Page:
Assembly members said the decision was made in part because the election had been delayed due to "opposition-led violence." More than 120 people have died in unrest and anti-government protests since April.

The National Electoral Council (CNE) was asked by the assembly to set the exact date for the governors' election.

Venezuela is undergoing a crisis in which millions are suffering from food and medicine shortages and high inflation.

The ruling Socialist Party has for years accused the United States of plotting an invasion as a way of controlling its oil reserves, the world's largest, through a military intervention similar to the Iraq war.

Previous U.S. administrations had brushed this off as politicized rhetoric meant to distract from Venezuela's domestic problems.

Under former President Barack Obama, the State Department in 2015 made quiet diplomatic overtures that led to several high-level meetings. The effort ultimately foundered as Maduro hardened his stance against opposition critics.

Venezuela's Information Minister Vladimir Villegas on Saturday tweeted a picture of the Statue of Liberty holding a machine gun instead of a torch, and a link to an article describing, "A Chronology of U.S. 'Military Options' in Latam and the Caribbean."

© Thomson Reuters 2017.

©2017 GPlusMedia Inc.

9 Comments
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How would Americans react if the president of Argentina said that Military action against the US is an option to solve the crisis in Virginia?

3 ( +8 / -5 )

Trump and his big uncontrolled mouth screws it up again.

6 ( +7 / -1 )

How would Americans react if the president of Argentina said that Military action against the US is an option to solve the crisis in Virginia?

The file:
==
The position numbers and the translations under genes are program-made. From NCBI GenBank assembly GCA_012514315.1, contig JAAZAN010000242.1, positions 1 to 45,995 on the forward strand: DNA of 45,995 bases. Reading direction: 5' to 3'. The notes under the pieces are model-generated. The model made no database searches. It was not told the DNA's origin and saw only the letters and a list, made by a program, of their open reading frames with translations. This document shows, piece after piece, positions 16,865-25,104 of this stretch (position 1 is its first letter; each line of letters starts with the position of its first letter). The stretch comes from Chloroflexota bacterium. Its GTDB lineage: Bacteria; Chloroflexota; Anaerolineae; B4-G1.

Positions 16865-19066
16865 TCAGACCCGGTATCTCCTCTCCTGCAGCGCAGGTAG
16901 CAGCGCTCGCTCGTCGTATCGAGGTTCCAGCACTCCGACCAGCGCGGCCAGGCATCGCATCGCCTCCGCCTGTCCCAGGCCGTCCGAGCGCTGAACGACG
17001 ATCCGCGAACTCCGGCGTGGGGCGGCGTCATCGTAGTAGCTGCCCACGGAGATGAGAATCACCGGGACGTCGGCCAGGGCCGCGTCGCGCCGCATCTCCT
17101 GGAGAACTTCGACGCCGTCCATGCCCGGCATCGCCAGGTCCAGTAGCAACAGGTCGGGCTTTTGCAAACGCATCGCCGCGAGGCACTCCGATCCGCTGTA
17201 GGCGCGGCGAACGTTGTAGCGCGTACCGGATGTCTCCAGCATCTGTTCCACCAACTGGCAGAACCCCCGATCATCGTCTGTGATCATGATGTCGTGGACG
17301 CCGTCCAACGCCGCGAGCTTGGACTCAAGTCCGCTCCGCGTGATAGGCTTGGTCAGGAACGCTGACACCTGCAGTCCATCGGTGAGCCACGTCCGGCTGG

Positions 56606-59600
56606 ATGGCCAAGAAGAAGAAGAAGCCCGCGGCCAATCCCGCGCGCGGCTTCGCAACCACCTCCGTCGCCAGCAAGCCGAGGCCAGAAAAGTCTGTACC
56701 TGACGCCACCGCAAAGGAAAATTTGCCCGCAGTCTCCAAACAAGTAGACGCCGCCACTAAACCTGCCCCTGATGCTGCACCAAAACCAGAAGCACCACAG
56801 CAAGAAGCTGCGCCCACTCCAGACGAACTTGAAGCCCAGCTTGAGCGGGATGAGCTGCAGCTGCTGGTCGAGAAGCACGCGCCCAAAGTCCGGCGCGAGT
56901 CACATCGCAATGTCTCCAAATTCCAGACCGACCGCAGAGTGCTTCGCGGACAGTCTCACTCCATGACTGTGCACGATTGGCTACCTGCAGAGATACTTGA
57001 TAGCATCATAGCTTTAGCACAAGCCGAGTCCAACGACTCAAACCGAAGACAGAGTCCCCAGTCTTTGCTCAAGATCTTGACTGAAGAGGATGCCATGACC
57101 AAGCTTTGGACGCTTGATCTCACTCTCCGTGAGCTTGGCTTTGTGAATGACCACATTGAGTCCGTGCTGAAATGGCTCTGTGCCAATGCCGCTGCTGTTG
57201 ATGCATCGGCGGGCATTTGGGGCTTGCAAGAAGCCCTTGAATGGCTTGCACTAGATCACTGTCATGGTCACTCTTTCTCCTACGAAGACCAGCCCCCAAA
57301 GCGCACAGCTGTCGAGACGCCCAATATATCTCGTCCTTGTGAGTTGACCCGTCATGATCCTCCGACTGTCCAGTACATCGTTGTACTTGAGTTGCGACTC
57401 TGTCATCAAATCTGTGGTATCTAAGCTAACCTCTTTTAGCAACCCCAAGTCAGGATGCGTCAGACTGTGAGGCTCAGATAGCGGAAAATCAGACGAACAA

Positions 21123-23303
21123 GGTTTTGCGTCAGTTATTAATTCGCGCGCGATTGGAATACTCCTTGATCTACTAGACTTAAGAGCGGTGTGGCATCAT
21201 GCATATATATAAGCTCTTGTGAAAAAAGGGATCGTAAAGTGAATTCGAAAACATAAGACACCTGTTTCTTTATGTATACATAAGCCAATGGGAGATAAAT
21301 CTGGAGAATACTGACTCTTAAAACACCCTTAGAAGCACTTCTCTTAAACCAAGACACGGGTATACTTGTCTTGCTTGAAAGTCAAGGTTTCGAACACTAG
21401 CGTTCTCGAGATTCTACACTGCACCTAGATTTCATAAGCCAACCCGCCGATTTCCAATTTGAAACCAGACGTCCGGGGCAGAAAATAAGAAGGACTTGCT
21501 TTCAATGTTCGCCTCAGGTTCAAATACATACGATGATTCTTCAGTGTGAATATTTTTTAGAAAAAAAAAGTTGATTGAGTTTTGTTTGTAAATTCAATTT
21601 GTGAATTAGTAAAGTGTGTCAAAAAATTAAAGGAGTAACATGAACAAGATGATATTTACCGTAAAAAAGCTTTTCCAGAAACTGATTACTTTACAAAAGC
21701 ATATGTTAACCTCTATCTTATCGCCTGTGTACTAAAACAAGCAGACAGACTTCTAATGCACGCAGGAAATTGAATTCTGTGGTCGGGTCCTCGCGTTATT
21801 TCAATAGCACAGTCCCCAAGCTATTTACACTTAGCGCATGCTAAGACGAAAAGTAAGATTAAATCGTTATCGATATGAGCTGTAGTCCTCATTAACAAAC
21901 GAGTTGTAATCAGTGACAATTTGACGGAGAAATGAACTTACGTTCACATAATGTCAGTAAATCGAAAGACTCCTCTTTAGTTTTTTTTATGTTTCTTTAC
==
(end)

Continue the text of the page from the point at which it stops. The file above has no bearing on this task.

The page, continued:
Maybe the same way many Venezuelans are reacting to Russia's backing of Maduro and his murdering thugs? Venezuelan opposition parties know that Putin and his oligarchs are in Venezuela and backing Maduro for Russia's benefit, not for Venezuelan's.

Both the US and Russia should take care of their own problems instead of making more in other countries.

2 ( +3 / -1 )

Trump and his big uncontrolled mouth screws it up again.

you forgot twitter!

1 ( +1 / -0 )

Trump will attacks any countries except Russia, you know Mr.Putin and him were brothers

2 ( +4 / -2 )

See, Trumplorables? This is why you don't send a freaking MORON to the White House.

The surest way to cement Maduro's hold on the country is to do just what the idiot trump did, and for what? A throwaway line to make himself sound tough. Sad.

6 ( +7 / -1 )

Trump just cemented Maduro in for at least another year. Trump has caused real damage to people not just in America and one day people will seek justice

2 ( +3 / -1 )

Trump must have his war. Gotta get those ratings up!

Meanwhile; Trumpologists will be with you shortly. They're just checking the maps to see what and where Venezuela is.

5 ( +5 / -0 )

Trump must have his war. Gotta get those ratings up!

As long as the left carry on with their madness and deforestation of our forests, his ratings will continue to climb. 

Meanwhile; Trumpologists will be with you shortly. They're just checking the maps to see what and where Venezuela is.

Does the left know where Venezuela is?

0 ( +1 / -1 )